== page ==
As I write this article, I'm sitting in Oregon Wine Country at one of the Willamette Valley winery tasting rooms. I travel a lot, both leisure and business. This trip is both.

I've visited nearly 50 countries and worked on three continents. In all my travels, I've never checked a bag at the gate. Seems unimaginable, right? Well, it's not.

We've all arrived at the airport, gone through TSA security, and arrived at our departing gate only to be told by the gate agent: Your luggage won't fit in the overhead compartment. Now you're being required to tag your bag and leave it on the jet bridge.

On my recent 30-minute delayed Seattle-to-Portland flight, passengers were frantic about missing their connecting flights. We were traveling on a regional aircraft and everyone was required to gate-check their luggage prior to boarding.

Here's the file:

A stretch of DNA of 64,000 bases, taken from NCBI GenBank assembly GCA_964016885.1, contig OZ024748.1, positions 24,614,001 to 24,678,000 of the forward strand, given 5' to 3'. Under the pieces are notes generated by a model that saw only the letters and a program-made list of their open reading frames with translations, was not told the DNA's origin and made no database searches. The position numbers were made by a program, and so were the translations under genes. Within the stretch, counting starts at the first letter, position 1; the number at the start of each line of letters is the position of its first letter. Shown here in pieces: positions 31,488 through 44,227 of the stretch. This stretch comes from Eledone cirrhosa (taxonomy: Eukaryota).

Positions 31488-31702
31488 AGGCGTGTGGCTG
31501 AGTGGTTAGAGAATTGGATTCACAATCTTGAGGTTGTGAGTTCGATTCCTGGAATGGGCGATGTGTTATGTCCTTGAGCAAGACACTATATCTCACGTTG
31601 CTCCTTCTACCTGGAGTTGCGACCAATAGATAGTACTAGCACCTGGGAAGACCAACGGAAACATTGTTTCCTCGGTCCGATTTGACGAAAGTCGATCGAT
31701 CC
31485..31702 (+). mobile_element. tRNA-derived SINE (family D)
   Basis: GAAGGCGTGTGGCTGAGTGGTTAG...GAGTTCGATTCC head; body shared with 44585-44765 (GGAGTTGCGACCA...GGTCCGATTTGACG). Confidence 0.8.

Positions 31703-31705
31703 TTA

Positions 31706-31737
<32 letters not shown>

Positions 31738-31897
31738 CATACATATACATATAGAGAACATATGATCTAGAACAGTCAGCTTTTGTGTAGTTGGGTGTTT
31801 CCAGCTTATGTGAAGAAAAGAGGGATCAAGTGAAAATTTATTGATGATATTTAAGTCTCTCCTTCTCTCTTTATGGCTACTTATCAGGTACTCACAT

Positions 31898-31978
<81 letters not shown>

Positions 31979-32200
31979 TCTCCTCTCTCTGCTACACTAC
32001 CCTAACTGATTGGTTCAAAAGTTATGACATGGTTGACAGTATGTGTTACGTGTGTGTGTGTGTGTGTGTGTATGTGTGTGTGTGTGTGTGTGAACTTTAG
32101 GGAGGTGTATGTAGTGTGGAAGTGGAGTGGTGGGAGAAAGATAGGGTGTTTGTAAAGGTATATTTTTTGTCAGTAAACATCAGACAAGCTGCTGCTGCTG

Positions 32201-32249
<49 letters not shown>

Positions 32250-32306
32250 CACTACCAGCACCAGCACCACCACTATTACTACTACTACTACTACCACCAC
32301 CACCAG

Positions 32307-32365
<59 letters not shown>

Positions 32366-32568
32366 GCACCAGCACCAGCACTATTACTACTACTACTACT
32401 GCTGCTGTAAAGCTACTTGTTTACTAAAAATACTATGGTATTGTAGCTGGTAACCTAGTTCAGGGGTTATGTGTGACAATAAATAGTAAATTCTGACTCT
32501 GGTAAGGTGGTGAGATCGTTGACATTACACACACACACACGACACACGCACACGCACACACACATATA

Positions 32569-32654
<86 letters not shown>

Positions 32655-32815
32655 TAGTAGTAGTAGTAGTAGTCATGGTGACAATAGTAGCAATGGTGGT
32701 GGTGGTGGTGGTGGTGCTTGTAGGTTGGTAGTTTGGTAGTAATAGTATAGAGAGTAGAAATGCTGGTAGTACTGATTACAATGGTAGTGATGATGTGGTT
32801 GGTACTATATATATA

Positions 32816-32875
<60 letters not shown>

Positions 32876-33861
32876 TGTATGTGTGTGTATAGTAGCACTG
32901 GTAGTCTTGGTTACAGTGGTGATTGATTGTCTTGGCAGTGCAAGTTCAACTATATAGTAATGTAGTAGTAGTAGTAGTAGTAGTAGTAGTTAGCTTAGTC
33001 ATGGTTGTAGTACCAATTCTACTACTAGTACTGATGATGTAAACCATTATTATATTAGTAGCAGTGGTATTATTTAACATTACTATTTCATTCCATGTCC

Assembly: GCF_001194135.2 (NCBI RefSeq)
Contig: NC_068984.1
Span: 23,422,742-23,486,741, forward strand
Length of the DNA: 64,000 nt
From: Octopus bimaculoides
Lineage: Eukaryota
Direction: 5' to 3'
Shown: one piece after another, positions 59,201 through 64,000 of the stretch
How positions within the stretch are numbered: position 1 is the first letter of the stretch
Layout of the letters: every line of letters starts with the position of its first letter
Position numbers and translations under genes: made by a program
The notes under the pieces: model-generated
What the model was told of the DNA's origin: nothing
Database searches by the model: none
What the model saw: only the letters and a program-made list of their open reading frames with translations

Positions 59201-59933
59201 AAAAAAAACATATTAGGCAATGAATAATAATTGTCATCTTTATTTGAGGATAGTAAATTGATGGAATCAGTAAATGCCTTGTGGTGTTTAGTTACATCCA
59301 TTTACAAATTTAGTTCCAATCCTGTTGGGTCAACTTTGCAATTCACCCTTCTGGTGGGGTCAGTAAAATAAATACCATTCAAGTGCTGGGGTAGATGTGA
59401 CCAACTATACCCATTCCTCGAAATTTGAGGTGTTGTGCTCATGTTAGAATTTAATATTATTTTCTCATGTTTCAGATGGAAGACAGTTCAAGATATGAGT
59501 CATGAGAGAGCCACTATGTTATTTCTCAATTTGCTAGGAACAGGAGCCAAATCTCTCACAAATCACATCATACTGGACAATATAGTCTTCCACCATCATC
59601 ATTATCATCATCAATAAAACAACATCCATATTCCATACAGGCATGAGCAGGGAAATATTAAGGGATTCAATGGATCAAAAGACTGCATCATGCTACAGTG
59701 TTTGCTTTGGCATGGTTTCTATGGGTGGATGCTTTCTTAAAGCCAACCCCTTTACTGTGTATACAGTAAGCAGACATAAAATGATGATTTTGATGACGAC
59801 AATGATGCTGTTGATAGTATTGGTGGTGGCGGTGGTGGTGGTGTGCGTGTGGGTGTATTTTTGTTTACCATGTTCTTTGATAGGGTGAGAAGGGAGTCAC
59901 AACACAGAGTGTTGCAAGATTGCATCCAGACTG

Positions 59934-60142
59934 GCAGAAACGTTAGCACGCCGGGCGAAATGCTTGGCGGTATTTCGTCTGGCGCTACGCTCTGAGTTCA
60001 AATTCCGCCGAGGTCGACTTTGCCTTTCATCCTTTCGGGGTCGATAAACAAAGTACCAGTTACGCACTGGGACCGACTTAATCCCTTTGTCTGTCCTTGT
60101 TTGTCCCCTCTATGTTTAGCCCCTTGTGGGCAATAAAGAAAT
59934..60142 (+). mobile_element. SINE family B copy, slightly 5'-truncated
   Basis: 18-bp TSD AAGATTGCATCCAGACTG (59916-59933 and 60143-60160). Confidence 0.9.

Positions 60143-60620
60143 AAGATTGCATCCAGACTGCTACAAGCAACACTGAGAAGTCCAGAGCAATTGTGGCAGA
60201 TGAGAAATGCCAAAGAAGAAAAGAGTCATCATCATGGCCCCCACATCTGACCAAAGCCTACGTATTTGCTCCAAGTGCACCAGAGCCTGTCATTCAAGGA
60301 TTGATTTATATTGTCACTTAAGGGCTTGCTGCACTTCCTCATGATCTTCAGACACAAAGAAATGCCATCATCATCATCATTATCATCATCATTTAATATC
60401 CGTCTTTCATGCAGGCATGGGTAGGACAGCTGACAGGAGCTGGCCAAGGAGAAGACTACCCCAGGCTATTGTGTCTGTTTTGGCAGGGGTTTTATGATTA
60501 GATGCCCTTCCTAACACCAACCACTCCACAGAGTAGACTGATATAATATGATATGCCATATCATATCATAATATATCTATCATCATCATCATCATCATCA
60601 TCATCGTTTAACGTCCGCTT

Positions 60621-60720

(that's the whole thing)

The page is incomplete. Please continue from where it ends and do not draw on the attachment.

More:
As we made our descent, the flight attendant asked those passengers with short connecting flights be given the courtesy to deplane first. How considerate! But getting off the plane first to only wait for your luggage in the galley does no one any good.

For me, however, I breezed by the fellow passengers. How did I do this?

Airlines don't insure cash, medication, securities, negotiable papers, irreplaceable documents, jewelry, silverware, precious metals, works of art, camera, electronic, and computer equipment, as well as any other items that cannot be easily replaced. Subsequently, they don't want the liability and won't require you to check your carry-on luggage with expensive or fragile items in it.

So whenever asked by the gate agent to check my luggage, I respond, "This is camera equipment." It works every time. Now, you should probably throw a lens and camera in your bag--you don't want to lie to the gate agent, and you might be asked to show proof (though, in all honesty, nobody's asked me for proof yet). Besides, you may want to actually take some photos during your trip.

This is a fool-proof way to always avoid checking your luggage and potentially even missing a connecting flight. Hopefully, my fellow Seattle-to-Portland flight passengers read this article before their next short layover. It'll save them a lot of stress.